Chelsey's 'Blasted' Blog #3: Being on the other side
Blogging isn't new for me, for the last 5 years I have run my own blog where I review local performance events. Now, working on Blasted I get to feel what reviews are like from the other side.
After just 3 weeks of rehearsal and 2 initial performances we opened the doors of The Other Room to the press. The attendees came from all kinds of organisations - from The Guardian to the Western Mail and we had a great turn out from The Young Critics; a scheme that helped me to engage with professional theatre in a thoughtful and considered way.
It was a night of nerves for all of us. The actors wanted to give their very best performance, I felt protective, plus stage manager Nicola wanted all the technical details (and there are LOTS) to be perfect.
As with all live performances things change every night but the amazing cast really did give their all and the tech was spot on. Yet there was still a sense of dread as I waited to read the critical opinions. On its premiere Blasted caused a media sensation; frustratingly, albeit understandably, this is a fact that is always mentioned alongside any new production of the play.
We had no idea how our critics would respond. Blasted is a hugely powerful and well crafted text, but it certainly isn't for everyone.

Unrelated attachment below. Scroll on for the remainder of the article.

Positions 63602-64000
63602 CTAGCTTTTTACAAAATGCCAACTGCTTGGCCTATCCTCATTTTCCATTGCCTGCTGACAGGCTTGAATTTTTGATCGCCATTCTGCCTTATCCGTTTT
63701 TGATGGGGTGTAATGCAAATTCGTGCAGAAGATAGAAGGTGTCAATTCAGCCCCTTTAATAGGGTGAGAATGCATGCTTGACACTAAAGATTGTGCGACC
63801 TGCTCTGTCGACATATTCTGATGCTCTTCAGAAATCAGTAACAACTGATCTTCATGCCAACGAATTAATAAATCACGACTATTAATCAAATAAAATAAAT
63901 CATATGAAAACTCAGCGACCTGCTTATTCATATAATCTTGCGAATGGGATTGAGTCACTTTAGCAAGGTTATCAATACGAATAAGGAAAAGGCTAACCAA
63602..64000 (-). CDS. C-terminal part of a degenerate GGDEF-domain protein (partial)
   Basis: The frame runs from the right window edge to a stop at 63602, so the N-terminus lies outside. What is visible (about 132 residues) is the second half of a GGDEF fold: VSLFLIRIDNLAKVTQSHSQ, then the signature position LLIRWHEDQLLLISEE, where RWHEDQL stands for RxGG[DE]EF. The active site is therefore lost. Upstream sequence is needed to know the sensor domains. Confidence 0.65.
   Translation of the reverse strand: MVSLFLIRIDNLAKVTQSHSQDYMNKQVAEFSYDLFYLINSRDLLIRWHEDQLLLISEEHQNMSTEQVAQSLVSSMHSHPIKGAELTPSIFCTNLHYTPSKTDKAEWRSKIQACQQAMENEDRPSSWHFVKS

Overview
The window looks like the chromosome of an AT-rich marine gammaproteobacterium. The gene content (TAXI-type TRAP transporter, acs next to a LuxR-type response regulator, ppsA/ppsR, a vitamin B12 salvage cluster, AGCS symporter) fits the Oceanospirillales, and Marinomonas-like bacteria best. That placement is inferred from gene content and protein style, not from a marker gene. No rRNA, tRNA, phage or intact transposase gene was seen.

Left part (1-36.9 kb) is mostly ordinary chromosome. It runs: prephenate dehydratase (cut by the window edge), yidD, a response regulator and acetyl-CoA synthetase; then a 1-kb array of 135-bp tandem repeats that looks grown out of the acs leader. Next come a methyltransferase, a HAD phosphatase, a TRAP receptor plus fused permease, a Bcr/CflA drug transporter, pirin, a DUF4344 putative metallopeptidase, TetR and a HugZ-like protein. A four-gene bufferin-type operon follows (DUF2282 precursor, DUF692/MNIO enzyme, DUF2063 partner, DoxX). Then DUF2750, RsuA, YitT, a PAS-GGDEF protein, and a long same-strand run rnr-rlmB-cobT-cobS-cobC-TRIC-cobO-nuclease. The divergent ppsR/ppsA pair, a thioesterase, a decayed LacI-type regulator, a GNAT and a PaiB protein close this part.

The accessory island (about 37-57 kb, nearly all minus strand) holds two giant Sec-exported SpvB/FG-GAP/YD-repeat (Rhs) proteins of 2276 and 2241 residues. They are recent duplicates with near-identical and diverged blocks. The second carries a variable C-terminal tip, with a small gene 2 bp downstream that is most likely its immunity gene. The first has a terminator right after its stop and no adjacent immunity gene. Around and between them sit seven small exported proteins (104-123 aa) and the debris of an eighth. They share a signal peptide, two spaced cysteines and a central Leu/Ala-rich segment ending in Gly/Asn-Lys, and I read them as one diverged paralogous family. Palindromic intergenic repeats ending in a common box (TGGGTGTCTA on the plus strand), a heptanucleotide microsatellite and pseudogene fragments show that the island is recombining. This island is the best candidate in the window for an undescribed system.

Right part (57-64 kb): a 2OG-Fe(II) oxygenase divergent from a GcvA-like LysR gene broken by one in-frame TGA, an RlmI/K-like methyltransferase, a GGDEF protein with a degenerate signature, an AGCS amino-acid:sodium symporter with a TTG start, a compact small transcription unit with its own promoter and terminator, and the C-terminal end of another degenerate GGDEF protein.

Seeing the show develop over the last few weeks I have realised that each night poses its own challenges. Sarah Kane believed 'theatre has no memory'; every performance offers a chance for new discoveries and development. Each new audience will bring a new and unique atmosphere into the space and affect the actors and how they play. This of course is the beauty of theatre.
Kane, an avid football fan, also said;
'The level of analysis that you listen to on the terraces is astonishing. If people did that in the theatre...but they don't. They expect to sit back and not participate.'
It is for this reason that I am thankful for any considered review of this play. Whether positive, negative or somewhere in between the reviewer has had to think about, analyse and articulate their feelings on the performance.
Thankfully, the hard work and dedication of everyone involved in the production was reflected in the majority of reviews this time around. However, hard work doesn't equal artistic merit and every constructive critique of the show can only push us, the people who made it, to keep developing, challenging and honing our skills throughout our careers.
So thank you to all our reviewers - from the professionals, to those learning and also to our 'normal' audience members who have given us honest and heartfelt feedback even when their emotions have been overrun and their senses overwhelmed.
Photos: Aenne Pallasca